Living in the moment

For me books represented wisdom, knowledge, and experience which possiblities otherwise unavailable to me growing up. Especially as the current reality I was living in- mom ungrounded, abusive, frantic, desperate and bipolar was survived slinking from one activity to the next, just to stay unnoticed. A contracted existence. Being so sensitive and sensitized, I avoided getting emotionally involved with near anyone. As by basic needs were otherwise met, it was easy to relate somewhat to teachers, with my brain so focused on ideas, facts, probabilities and possibilities. It is much easier to study the human organism from afar, than to actually experience it. 

My mother loved books. Her first question whenever I had a new friend was, “How many books do they have?” Unless there were bookshelves of books, I wasn’t allowed back to visit them. So I got to hang out with Mrs. Morton, a mostly alone lady living in a house with stacks of books and papers everywhere. She didn’t mind if I hung out at her table for hours so for a long time, I glued myself to her. As long as there were books, my mother had no care at all where I was, especially when I was nine.

When I was nine everything changed.

My dad, who I adored, stopped engaging in fatherhood. It broke my heart.

That summer was wild. My brother was around for once. Or there was more overlap than usual. For the last couple of years, as soon as we’d get in to Logan, he would be flying to off to LAX. That year, new acquaintances of my father, sons of the visiting neighbors from France, enjoyed a lot of sex play and making movies. We hung out on the roof. There was home-made dandelion wine – my dad was into making beer and wine from roots. It tasted OK, not great. It seemed fun to feel woozy.

Dad had a girlfriend whose mom owned a bar restaurant combo. It was your typical dark New England- a welcoming and cliquy combination of booths, large round tables and smaller squares in between. The waitresses still wore aprons them with a little ruffle along the side of their tight black uniform.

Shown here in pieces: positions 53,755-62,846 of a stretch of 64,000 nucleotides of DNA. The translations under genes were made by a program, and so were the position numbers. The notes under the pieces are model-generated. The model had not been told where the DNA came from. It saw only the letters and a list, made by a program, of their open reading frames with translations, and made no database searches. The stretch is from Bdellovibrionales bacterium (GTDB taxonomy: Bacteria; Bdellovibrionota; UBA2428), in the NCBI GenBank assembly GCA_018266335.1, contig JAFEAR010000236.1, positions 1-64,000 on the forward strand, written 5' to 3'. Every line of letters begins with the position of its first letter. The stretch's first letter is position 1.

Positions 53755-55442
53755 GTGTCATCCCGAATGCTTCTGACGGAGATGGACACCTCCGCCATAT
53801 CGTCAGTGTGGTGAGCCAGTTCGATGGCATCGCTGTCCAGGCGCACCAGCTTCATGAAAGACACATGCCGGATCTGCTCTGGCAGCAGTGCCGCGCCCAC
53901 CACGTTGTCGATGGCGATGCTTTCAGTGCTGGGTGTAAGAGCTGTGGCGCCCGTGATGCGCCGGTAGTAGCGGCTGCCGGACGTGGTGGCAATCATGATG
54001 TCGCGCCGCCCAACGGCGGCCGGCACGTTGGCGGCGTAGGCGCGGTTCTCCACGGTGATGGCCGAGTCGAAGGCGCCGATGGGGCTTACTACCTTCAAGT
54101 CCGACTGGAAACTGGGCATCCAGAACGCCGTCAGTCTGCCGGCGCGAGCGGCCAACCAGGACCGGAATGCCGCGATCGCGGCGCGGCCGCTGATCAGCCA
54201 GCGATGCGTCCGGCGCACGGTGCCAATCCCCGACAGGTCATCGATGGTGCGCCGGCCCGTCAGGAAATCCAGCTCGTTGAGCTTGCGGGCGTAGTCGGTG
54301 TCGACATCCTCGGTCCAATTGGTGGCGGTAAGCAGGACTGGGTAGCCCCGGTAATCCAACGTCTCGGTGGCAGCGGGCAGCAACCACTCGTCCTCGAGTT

Down the center of the fairly cavernous room was a polished mahogany runway. On Saturdays, a nice middle-aged man would come and play the full-sized organ, while we, some girls the owner knew, put on a fashion show with my dad’s girlfriend. I got my ears pierced for the show. When it was my turn to walk, I wore a pink chiffon negligee with see-through net underpants. I looked really adorable- as my father and his friends looked on. It seemed like the only way for him to give me attention. Inside, I felt so angry and sad.

Even though he was off high-faluting much of the time and most weekends, he often cooked. His specialty, which I have yet to master, is a “hippie-dish”- rice and veggies, which he made in the pressure cooker. It was delicious. It was nutty, al dente and just the right of stickiness to feel totally satisfied but not heavy. He also baked bread every week. His breads were dry and heavy but tasted good toasted, and his granola excellent.  Yogurt, which I still love, was delicate and watery. I also didn’t care for the fact that he forced us to drink parsnip juice and black strap molasses, but that shit had been going on for years- never mind the cod liver oil. So that part of fatherhood mostly stayed intact- highlighting the sense of duty he felt while he otherwise engaged in hedonistic activities.

Otherwise, Dad was nowhere to be found if he wasn’t kicking us. We called him mr. Butt. Things got nasty occasionally. Later that fall, in the court house, my brother and I had a fist fight that broke up our previously inseparable bond.

My mother was bat-shit crazy and her parents thought we had driven her to her insanity. They were right (until she moved in with them and they saw who she really was). I was terrible- and I knew it. It was like I had a great demon in me sometimes I guess. Plus I was bossy- the perfect Lucy, Jane, or other bitch* to my brother and sister. Way too precocious, Mother was horrible to me, and there was no justice or revenge to do other than direct it inward. Note: as awful as she was to me, “Sybil” had it worse. My behavior was intolerable for my mom to handle, so she just beat me whenever. Every day at least a few lashes with something belts, cords, hairbrushes…. I guess it made her feel better. 

It was a sad time. Lots of shedding and betrayal. We really were living right in the moment, in many ways.

How did I survive this? While my mother would never step into a church, (bless her heart), I got to go to youth groups and other ‘healthy’ activities. I saw beauty where I could in Nature, internalized what brought a sense of hope, and did my work whenever it was given to me to do.


*Somehow being sick with an infection, flu or pneumonia, brought out a kinder gentler me whom I otherwise never saw.  While I was sick, a part of me felt so much better- it always piqued my curiosity, even if I soon fell back into my old ruts.

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